Given that the Rhodes Center for International Economics and Finance is dedicated to the interdisciplinary study of these subjects, we recommend any and all courses offered by the Economics Department as the first stop for students. This list of courses is designed to highlight each semester those courses taught that are of particular relevance to students who share our interests (as of June 2022).
Individual securities: forwards, futures, options and basic derivatives, pricing conditions. Financial markets: main empirical features, equity premium and risk-free rate puzzles, consumption based asset pricing models, stock market participation, international diversification, and topics in behavioral finance.
This course analyzes the role of financial institutions in allocating resources, managing risk, and exerting corporate governance over firms. After studying interest rate determination, the risk and term structure of interest rates, derivatives, and the role of central banks, it takes an international perspective in examining the emergence, operation, and regulation of financial institutions, especially banks.
This course covers some of the unique events and characteristics that have shaped the economic development landscape of Latin America since colonial times until the present. Topics include: the historical legacy, why Latin America fell behind, import substitution industrialization, the debt crisis, poverty and income inequality, inflation, trade and financial liberalization and competitiveness. The class exposes students to a number of concepts and tools that can be broadly applied to the understanding of development in other geographic areas.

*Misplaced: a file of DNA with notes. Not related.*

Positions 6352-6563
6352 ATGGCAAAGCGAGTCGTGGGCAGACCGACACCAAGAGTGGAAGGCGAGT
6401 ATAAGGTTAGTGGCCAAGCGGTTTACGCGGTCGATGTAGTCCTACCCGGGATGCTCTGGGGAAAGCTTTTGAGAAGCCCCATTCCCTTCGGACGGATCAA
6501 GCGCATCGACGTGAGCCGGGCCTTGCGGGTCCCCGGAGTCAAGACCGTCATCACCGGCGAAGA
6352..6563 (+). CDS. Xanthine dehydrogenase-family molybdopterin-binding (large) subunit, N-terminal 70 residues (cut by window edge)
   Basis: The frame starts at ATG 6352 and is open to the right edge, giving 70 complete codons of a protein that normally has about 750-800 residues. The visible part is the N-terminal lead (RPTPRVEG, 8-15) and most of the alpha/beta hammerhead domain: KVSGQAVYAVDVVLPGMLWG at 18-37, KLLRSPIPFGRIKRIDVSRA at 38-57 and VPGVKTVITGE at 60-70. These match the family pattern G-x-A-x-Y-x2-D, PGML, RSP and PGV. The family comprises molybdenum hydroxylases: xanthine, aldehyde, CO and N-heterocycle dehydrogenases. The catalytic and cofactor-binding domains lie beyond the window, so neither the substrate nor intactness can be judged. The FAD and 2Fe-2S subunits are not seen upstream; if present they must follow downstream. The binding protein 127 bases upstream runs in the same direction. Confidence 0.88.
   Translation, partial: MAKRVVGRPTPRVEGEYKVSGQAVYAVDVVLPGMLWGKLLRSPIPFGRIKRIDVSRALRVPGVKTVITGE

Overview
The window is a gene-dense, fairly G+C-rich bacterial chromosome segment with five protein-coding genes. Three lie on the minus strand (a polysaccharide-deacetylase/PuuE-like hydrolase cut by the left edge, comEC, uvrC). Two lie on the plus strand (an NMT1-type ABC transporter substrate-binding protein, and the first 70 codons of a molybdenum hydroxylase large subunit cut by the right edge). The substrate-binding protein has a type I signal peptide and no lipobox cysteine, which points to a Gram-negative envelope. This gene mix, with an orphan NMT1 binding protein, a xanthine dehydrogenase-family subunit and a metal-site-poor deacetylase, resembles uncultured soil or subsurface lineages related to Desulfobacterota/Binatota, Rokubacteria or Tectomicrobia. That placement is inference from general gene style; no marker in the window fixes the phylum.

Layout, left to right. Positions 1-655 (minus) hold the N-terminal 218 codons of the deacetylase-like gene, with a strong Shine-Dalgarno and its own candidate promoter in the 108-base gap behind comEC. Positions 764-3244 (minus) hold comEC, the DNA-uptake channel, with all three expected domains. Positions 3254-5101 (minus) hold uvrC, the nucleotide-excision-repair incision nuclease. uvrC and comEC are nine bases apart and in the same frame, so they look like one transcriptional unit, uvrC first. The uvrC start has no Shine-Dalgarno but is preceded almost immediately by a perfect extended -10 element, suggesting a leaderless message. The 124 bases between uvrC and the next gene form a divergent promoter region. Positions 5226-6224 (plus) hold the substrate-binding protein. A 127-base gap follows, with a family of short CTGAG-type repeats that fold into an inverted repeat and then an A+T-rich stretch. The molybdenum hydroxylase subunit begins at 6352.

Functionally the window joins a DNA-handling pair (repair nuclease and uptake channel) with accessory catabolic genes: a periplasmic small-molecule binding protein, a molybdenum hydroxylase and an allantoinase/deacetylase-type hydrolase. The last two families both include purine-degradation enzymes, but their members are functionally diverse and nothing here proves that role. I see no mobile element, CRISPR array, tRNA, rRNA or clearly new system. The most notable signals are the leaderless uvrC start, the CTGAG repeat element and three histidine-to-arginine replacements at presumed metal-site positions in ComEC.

This course examines Brazilian social, political, economic, and environmental conditions and development since the end of the military regime in 1988. After a “bird’s-eye-view” of Brazilian history we will discuss the fundamentals of the political system. From politics, we shift the focus and discuss social policy. Besides assessing the general condition of health, education, social security and welfare areas, we will focus on anti-poverty and income transfer programs, and affirmative action in higher education. Finally, we will examine Brazilian environmental policies during this period.
The state of the economy and the economic policy are arguably among the most important constraints and contentious issues for the political and social development of the country. They will be a constant presence in our discussions.
Oil is the single most valuable commodity traded on global markets. This course is designed to introduce students to the international political economy and security dimensions of oil and energy. The course explores the industry’s many impacts on politics and economics, including: Dutch disease and the resource curse; the relationship between oil, authoritarianism, and civil wars; the role of the rentier state; the influence of oil on international warfare; global energy governance (e.g., OPEC); political differences within OPEC; US energy policy and energy security. The materials focus primarily on the political economy of oil-exporters, especially those in the Middle East.